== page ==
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What I had been told was that you needed to put the case into a real deep freezer, which goes to a lower temperature than the standard home freezer. (I don't recall what the required temperature is to kill these buggers, and don't have the article hand at the moment). This makes it difficult for most home do it yourselfers to take this on effectively.

I suppose you can try it and see if it works for you. Good luck. Wrap it well, you don't want them in the ice cream!
 

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if you go the route of throwing out the case just go to your local music store ... see if they have spare used cases to sell - they usually have a bunch.

with ebay you really never know what you are getting in used cases. I've gotten some great ones for real cheap.

so how much does a deep, deep freezer cost vs case replacement ? and what happens if the moths are wearing fur coats ? does it require a super deep freezer ? :D
 

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I can only say that when a few years back I was unwise enough when temporarily homeless to put some expensive clothes into store for a couple of years, from which they came back variously infested with moth, I put those which were salvageable, although damaged, into my domestic deep freezer for a day or two, and the moth in them was completely eradicated (i.e. no moths appeared the following spring, and no more moth damage appeared).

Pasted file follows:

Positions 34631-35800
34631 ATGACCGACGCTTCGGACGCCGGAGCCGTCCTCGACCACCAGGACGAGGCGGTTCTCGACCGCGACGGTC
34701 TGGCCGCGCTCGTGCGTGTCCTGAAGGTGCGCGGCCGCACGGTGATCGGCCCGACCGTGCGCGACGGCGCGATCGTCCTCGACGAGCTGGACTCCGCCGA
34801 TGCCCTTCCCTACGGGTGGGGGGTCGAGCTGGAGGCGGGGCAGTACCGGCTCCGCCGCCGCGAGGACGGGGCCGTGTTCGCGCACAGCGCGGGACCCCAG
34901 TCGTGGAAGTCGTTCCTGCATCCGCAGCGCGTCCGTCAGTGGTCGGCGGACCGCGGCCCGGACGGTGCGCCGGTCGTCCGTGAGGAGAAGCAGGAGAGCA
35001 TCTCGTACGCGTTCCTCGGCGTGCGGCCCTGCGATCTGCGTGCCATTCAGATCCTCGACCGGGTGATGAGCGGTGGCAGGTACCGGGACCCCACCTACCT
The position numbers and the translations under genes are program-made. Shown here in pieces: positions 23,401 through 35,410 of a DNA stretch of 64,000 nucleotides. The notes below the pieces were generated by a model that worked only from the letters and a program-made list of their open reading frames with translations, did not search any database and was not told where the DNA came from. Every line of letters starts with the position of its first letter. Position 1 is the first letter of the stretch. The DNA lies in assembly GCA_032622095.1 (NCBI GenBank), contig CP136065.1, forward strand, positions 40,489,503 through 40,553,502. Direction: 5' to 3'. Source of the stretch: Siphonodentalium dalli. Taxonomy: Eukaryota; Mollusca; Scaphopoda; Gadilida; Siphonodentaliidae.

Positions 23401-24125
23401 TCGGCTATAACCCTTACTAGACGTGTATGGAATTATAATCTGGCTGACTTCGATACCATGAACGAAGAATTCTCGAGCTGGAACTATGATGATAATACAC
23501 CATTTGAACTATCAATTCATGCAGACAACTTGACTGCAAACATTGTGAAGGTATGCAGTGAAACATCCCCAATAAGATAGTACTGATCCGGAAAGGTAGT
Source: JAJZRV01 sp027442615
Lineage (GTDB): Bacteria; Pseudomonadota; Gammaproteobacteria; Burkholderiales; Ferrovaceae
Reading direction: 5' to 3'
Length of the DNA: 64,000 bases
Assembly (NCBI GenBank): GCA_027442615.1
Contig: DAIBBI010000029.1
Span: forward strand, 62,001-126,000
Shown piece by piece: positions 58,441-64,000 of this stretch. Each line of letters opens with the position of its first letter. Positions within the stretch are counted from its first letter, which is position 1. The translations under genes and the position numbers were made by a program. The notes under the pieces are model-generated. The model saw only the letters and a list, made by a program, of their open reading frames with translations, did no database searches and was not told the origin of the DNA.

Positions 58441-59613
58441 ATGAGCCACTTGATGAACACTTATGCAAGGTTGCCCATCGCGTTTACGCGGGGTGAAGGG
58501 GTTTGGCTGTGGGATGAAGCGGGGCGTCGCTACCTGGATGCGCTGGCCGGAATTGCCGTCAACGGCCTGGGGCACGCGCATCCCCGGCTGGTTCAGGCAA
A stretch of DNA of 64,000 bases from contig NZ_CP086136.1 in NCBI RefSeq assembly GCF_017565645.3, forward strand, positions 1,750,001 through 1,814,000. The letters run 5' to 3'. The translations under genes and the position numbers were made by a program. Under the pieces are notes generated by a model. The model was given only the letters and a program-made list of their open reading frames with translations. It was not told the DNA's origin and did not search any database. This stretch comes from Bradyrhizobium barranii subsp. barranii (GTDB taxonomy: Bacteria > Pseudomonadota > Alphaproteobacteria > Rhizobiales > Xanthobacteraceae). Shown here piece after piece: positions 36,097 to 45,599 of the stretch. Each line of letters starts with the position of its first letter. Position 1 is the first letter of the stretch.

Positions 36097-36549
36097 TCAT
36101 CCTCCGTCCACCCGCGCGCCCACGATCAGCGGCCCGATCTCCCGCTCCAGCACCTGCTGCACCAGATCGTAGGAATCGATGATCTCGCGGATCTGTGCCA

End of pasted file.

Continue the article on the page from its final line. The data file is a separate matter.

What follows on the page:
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Icarius said:
I cannot agree with those who say you should throw the case out. They may be "easily replaced", but a good case is expensive. Just put it in the deep freezer for 24 hours, and any moth eggs present will be completely annihilated (this is how the high class furriers used to, and perhaps still do, cure the moth in their wealthy customers' furs, charging a considerable sum for the "treatment"!
Brilliant! Cheers for this!
 

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Well, if you live where I do you need to keep in mind that winter is coming and to find temperatures lower than a deep freeze yo need only open your front door. Failing that (if you reside in FL or TX) you might consider dry ice. First the caution; I have never used it for anything other than blowing up plastic pop bottles so I really do not know if it will discolour the material or not so check it out and perhaps somebody else will weigh in on this. Anyhow, I figure if you dump some chips in the case and close the lid you will fumigate it by replacing the O2 with CO2 and you will freeze the little buggers out...
Good luck.